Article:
After lying fallow for nearly four years, the Export-Import Bank is being revived by one of its most vociferous critics: President Donald Trump. On Thursday the Senate, at the urging of the president and with the assistance of Senate Majority Leader Mitch McConnell, confirmed three people to fill vacancies at the bank, bringing it back to full strength.
That means that the bank, once limited to guaranteeing loans of $10 million or less, will now be able to go full throttle, helping big U.S. companies (who don’t need the help but are always willing to accept it) such as Boeing, Caterpillar, and General Electric with billions in loan guarantees.
The bank’s charter expires on September 30. If, as appears likely, Congress extends it (as it has ever since the bank’s inception in 1934), then not only will the biggest companies in America be able to obtain financing for their exports by putting the American taxpayer at risk instead of themselves, but their export partners will also benefit.
One of those export “partners” is communist China, Trump’s adversary in the escalating trade wars. Trump’s mouthpieces Larry Kudlow and Peter Navarro, who have been pushing for the bank’s resuscitation, claim that since China has its own Ex-Im bank, the United States needs one too — to “level the playing field,” of course.
As senior research fellow at George Mason University Veronique de Rugy warned last fall in an article republished at The New American, “Nobody benefited more than the aerospace behemoth Boeing. Between 2007 and 2014 companies purchasing [aircraft and related products] from Boeing received 70 percent of all loan guarantees and 40 percent of all Ex-Im handouts, earning the agency the nickname “Boeing’s Bank.”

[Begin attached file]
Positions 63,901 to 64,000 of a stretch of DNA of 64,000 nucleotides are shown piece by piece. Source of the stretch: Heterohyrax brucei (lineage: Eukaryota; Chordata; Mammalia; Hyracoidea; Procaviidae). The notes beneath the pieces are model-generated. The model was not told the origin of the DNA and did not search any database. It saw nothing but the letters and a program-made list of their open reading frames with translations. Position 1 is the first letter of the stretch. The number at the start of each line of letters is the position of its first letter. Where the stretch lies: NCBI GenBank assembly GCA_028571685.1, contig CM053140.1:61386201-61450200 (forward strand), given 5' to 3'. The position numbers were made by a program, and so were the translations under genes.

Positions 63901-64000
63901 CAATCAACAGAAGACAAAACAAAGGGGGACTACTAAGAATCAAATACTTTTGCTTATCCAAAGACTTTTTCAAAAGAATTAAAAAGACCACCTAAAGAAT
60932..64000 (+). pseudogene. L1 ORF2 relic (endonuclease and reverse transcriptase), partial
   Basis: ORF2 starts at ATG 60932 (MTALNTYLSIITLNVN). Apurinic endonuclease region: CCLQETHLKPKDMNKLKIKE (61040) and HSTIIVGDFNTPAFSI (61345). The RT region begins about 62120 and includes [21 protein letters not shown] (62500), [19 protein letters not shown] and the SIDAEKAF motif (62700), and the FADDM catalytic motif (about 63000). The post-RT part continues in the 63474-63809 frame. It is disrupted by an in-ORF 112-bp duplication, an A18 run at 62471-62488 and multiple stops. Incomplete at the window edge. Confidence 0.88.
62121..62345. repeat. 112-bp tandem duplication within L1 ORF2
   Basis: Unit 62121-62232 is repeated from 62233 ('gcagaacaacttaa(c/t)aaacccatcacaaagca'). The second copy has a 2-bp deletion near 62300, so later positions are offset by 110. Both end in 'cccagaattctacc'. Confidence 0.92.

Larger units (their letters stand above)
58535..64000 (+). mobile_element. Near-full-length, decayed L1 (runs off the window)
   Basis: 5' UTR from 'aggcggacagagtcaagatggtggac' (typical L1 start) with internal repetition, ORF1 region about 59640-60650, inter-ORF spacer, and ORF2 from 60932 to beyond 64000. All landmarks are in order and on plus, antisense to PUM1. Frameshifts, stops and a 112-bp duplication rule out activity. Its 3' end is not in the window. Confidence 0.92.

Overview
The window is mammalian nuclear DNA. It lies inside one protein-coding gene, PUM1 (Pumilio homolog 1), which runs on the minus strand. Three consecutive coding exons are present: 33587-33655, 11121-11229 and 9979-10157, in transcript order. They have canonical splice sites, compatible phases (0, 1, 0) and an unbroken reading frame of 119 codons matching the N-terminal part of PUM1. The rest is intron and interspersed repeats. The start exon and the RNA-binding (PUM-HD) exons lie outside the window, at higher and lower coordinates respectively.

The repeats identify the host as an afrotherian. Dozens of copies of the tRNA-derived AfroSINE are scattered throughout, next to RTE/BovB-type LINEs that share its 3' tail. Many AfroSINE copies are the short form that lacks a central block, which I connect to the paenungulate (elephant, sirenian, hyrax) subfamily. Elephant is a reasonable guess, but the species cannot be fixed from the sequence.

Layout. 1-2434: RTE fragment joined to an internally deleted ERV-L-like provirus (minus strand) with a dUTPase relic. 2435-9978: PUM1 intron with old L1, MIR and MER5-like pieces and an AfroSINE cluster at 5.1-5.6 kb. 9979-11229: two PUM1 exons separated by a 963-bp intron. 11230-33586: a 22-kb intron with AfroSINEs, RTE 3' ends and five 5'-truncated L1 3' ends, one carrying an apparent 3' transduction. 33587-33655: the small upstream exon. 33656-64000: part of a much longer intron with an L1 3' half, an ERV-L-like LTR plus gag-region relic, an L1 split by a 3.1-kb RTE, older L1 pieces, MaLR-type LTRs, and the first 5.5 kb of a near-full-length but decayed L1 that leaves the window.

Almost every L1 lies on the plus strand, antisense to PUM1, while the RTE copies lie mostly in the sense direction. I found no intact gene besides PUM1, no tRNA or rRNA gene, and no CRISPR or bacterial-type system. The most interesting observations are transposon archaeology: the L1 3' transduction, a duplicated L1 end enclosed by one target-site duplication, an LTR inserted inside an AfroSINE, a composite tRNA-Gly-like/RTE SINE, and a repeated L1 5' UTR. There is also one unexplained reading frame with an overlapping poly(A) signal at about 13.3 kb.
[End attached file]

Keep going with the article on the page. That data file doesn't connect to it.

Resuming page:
The agency’s original mission was to help small businesses obtain financing during the Great Depression when they couldn’t find it through regular lending sources. Mission creep has since put those small businesses in the background, with only about 20 percent of those loan guarantees going to them.
Those loan guarantees also help the American companies’ foreign purchasers as well, since they don’t have to provide their own financing. The U.S. taxpayer will assume the risk instead. As de Rugy noted last September, if the agency is revived by filling those empty board seats, then “high level lending to large foreign companies at preferential terms will resume and continue to be backed by U.S. taxpayers. [The bank] will continue to feed the swamp and the government’s corporate handout system.”
De Rugy expressed her chagrin upon learning of the resuscitation of the nearly moribund agency: “Fools like me who believed that President Trump would “drain the swamp” in Washington have been enduring one disappointment after another. For the latest, he has exerted political pressure so the swampiest agency in town, the Export-Import Bank, can be restored to its full potential.”
At bottom, the agency provides corporate welfare to companies who don’t need it but are more than happy to take it. As de Rugy put it: “This agency inflates the profits of the politically connected on the taxpayer’s dime. It also artificially grants an edge to foreign companies against which unsubsidized American businesses have to compete.”
It’s crony capitalism at its very worst.
The subsidy is buried in those loan guarantees, but the cost is very real, amounting to about one percent of each loan that is guaranteed by the bank. In other words, on a $50 billion loan guarantee granted to Boeing, the taxpayer subsidy is $500 million. Even for a company the size of Boeing, that’s a nice addition to its bottom line, not to mention freeing up its loan capacity for other projects.
It also assists foreign buyers such as China. As de Rugy complained: “Restoring Ex-Im to its full board means reverting to a system that was subsidizing China. After all, the largest foreign Ex-Im beneficiary in 2014 was none other than China.”
President Trump needs to listen more to people such as de Rugy. Instead of draining the swamp, as he promised as candidate Trump, he’s helping to refill it.